NEWS

In Brief

HELIOS REPORT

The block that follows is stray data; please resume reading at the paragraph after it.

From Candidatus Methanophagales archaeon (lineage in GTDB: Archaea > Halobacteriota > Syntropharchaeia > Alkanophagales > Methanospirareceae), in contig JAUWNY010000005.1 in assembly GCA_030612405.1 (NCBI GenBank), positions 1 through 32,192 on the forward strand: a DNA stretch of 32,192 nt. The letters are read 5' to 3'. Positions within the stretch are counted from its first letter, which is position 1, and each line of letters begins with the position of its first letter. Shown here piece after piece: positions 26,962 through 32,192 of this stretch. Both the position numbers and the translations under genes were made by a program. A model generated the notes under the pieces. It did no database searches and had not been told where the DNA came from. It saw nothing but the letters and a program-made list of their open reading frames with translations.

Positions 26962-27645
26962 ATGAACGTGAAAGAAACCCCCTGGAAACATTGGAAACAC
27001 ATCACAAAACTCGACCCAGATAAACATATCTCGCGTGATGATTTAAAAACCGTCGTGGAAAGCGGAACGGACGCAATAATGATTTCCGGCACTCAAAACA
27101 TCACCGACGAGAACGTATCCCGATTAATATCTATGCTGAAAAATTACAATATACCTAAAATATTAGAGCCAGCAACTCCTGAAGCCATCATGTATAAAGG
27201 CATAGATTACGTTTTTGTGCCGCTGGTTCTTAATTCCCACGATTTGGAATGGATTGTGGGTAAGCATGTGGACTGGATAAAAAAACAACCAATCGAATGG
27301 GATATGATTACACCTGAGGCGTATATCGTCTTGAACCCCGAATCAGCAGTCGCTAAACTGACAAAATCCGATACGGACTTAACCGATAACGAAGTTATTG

Results of probe into deadly crash given to authorities in Cyprus Greek investigators yesterday handed a confidential draft report to Cypriot authorities on the causes of the crash of a Helios Airways airliner north of Athens last August. All 121 people on board the Boeing 737-300 were killed and investigators are believed to point to a number of factors that led to the crash. The head of the investigating committee, Akrivos Tsolakis, said that he believed his report would change the way flights are operated around the world. The report was also given to Helios, now known as ajet, which has 60 days to respond to the findings. 24-HOUR TRAINS Electric railway to run through the night while Eurovision is in Athens The Athens-Piraeus electric railway (ISAP) will be running 24 hours a day for the next two days to provide service for passengers traveling to and from events connected with the Eurovision song contest at the Olympic complex, officials said yesterday. Services will be reduced between 1 a.m. and 5 a.m. when trains will run every 15 minutes. FYROM CLAIM President alleges minority in Greece President of the Former Yugoslav Republic of Macedonia (FYROM) Branko Crvenkovski raised for the first time the issue of a «Macedonian» minority living in Greece. «In Greece, there are a substantial number of people who individually feel like representatives of the Macedonian people,» he said. By late last night, the Foreign Ministry had not responded to his comments. Colonna visit France’s Minister for European Affairs Catherine Colonna held talks with the Greek Foreign Minister Dora Bakoyannis and Deputy Minister Yiannis Valinakis in Athens yesterday. Colonna said that she would like to see Bulgaria and Romania join the European Union as soon as possible. In an interview with Kathimerini, Colonna also said that Turkey had to meet its obligations to the EU. Diesel ban Environmentalist group Greenpeace called on the government yesterday to leave in place a ban on diesel-powered cars in Athens and Thessaloniki due to the negative impact the fuel has on the environment and on people’s health. Airborne particles created by diesel fuel are responsible for premature deaths, cancer, and heart and breathing problems according to information presented by Greenpeace. Diesel-powered cars are also more expensive to run as they consume more fuel, Greenpeace added. School kidnapping Constantinos Arabatzis, who kidnapped two German school officials in Thessaloniki on Tuesday and later set them free unharmed, was charged by a prosecutor yesterday with abduction, attempted extortion and possession of explosives. Arabatzis was due to be conditionally released from jail this October though serving a 19-year sentence in 1995 for kidnapping two German bank officials. The suspect, who surrendered to authorities, also faced misdemeanor charges for firearms possession. Robbery gang A 35-year-old man was arrested in Athens yesterday suspected of being part of a gang of thieves that conducted more than 200 break-ins over the last three years in northern and southern Attica. Police began breaking up the alleged gang on Monday by arresting four people, three men and a woman. The man was arrested yesterday as he was driving a rented car that contained stolen items from a break-in that took place earlier in the day in Aghia Paraskevi. Police are searching for two more suspects. Immigrant increase Police in Macedonia, northern Greece, said yesterday that the number of illegal immigrants caught trying to sneak into Greece from Albania rose to 4,693 in the first four months of the year from 3,850 in the same period a year earlier. Police said that Albanians looking for seasonal work are a major factor behind the increase. Pieria quake An earthquake measuring 4.5 on the Richter scale hit an undersea area off Pieria, southwest of Thessaloniki, yesterday but did not cause any damage or injuries. The epicenter of the quake was near the town of Katerini, seismologists said.